2012 Impact Community Garden

I haven’t said much about the Impact Community Garden lately, but I want to report that it is alive and well, and growing along nicely in 2012. And it is high time for an update! This is a garden project I helped start last year at Impact Ministries in Evansville. You can read about how it all came about in this post from 2010.

Impact garden, before 2010 groundbreaking (click on any image to enlarge)

So far this year we’ve had three planting sessions, with the first one being on March 31st when we planted potatoes. We planted the same amount of potatoes this year as we did in 2011 (about 90 hills), but we added some Yukon Golds to the mix along with the Kennebecs and Red Lasoda varieties we grew last year. The potatoes are growing great, and we will be hilling them up soon.

Impact Community Garden in early May, 2012

On April 14th we had our second planting session, and planted lettuce, cabbage, broccoli and onions. We planted a lot more onions than we did in 2011. The Candy variety did very well last year, making large sweet onions, so we decided to grow more of it. And we added the Redwing variety to give us some red ones. The lettuce was a nice mix of red and green leaf varieties like Merlot, New Red Fire, Simpson and Spotted Trout. It should be ready for cutting in a week or so. We planted both the onions and lettuce in double rows.

double row of lettuces

Our third work session was this week, when we planted tomatoes, squashes, chard and green beans. We also did some weeding, and worked on our rabbit fencing around the perimeter of the garden. We’re trying to keep the critters from eating up all our veggies!

Spotted Trout lettuces

We have another work session planned in about two weeks, when we hope to cage our tomatoes and plant sweet potatoes, cucumbers, peppers and eggplant. We’re going to mulch most of the garden this year using newspaper covered with straw. That should help keep down weeds, as well as conserve moisture. We were fortunate last year to get 60+ inches of rain, but so far this year has been dryer than normal, and mulching should help limit our watering needs a bit.

fall 2011 garden mulched with straw

We’ve got a few new faces (and hands) in the garden this year, including one person who saw the garden last year and stuck a note on the fence and said “I want to be a part of this”. Now that’s what I call a community garden! I’ll be back throughout the season with more news about this exciting project that is helping to teach people how to grow their own food, and learn about gardening.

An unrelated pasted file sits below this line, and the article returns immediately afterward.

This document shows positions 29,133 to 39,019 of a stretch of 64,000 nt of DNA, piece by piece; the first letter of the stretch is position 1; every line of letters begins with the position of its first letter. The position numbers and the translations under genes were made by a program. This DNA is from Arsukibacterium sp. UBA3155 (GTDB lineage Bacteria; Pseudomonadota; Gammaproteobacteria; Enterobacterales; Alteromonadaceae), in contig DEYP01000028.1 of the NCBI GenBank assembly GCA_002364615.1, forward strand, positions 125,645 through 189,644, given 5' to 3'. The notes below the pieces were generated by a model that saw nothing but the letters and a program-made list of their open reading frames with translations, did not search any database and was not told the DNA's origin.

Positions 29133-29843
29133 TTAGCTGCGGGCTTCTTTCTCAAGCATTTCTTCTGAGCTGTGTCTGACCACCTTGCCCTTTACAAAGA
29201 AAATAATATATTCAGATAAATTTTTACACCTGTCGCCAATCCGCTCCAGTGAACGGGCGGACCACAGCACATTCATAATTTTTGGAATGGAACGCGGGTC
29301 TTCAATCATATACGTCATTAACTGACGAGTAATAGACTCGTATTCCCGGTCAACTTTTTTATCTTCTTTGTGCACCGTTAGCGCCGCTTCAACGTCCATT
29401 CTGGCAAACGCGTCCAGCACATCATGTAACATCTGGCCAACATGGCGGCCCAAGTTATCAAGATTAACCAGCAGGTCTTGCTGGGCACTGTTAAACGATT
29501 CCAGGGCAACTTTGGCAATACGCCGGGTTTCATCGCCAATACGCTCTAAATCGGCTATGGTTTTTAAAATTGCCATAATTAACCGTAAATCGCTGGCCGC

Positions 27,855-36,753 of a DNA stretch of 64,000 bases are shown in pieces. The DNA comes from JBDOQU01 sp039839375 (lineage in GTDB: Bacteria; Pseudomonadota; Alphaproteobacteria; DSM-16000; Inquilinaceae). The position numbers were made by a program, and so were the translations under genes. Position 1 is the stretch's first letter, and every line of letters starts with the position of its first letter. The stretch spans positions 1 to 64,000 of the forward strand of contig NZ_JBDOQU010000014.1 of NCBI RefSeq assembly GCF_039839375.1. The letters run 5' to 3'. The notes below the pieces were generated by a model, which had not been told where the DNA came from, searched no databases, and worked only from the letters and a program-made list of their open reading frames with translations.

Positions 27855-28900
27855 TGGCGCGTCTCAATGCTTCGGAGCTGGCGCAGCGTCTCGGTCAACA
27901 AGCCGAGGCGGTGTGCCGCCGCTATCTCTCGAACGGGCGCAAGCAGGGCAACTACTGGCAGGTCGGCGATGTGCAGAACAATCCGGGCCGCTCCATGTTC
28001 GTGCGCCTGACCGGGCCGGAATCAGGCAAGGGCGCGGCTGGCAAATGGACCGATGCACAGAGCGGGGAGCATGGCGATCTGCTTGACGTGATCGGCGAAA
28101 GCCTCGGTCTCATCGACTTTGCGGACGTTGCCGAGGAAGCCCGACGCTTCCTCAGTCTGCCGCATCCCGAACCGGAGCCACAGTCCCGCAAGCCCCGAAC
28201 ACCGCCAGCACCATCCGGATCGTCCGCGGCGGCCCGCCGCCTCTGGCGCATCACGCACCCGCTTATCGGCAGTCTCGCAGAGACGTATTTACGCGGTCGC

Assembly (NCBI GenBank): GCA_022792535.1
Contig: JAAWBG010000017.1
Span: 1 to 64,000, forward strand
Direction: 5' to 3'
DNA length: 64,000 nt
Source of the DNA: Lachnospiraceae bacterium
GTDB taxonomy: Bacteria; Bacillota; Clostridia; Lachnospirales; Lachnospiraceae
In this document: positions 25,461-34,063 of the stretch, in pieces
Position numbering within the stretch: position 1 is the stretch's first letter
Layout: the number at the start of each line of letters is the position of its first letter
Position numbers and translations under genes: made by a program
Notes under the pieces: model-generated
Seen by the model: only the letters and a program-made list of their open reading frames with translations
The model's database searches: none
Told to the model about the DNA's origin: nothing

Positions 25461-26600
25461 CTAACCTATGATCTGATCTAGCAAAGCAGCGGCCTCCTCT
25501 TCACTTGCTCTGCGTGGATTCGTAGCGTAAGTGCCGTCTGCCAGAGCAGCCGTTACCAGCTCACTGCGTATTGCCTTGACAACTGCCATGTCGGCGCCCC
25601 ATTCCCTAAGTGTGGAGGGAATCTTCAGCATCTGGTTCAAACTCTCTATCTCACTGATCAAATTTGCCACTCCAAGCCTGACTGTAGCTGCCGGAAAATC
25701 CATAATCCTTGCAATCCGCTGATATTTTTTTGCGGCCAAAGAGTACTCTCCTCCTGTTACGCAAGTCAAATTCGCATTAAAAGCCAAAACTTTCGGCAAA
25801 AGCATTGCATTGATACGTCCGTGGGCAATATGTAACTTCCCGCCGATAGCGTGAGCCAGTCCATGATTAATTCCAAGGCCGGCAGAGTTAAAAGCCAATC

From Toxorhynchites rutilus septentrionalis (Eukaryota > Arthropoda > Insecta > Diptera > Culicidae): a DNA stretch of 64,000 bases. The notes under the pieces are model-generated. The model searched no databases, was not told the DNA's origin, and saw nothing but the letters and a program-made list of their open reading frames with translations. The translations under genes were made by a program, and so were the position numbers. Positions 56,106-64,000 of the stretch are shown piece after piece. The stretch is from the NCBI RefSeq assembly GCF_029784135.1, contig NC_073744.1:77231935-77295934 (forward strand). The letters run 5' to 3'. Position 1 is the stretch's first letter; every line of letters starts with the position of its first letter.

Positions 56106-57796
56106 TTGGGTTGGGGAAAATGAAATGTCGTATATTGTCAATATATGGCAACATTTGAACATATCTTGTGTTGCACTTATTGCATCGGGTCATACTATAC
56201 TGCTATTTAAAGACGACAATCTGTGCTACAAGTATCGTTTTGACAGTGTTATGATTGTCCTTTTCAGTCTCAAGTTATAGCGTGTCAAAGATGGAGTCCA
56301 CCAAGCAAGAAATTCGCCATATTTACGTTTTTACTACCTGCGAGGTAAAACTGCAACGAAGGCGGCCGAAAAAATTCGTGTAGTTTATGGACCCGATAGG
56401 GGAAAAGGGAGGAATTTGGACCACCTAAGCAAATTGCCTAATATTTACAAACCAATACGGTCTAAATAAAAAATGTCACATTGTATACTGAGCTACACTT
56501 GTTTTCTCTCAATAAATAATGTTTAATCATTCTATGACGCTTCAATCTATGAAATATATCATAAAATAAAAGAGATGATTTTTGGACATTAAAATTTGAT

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7 Responses to 2012 Impact Community Garden

  1. Daphne says:

    It looks like things are growing well.

  2. Jenny says:

    Looking very good and growing nicely.

  3. Lou Murray's Green World says:

    I just started subscribing to your blog via email, and replied that way instead of using the link to get here. Duh. Great job on the community garden. I’ve only belonged to gardens that had individual plots. Great to see people learning to grow food. It is especially good for children. Interesting story about city kids and carrots. orange County CA has a large garden called Centennial Farm in Costa Mesa that gives tours to school groups. A docent pulled up a carrot and one little girl asked incredulously why they had buried it in the dirt! She had no idea how carrots grew.

  4. bonnie says:

    Good for you!

    I love the note in the fence. Good projects are contagious.

  5. Jody says:

    Looking good Dave. You all are going to fill a lot of hungry tummies with the very best food they could eat.

  6. Liz says:

    Wonderful project – The note on the fence part of the story is great. All your crops are looking good – I particularly like your spotted trout lettuces. The spotted part of their name I get but the trout?

    • Dave says:

      Forellenschluss is the German name for this Austrian romaine lettuce, and translates to “spotted trout” or “speckled like a trout’. I guess the spots resemble the spots on a trout’s back. As if that wasn’t confusing enough, it is also sometimes sold as “Freckles”.

      Whatever you call it, it’s a great tasting lettuce with a mild, buttery taste – not at all like a typical romaine lettuce.

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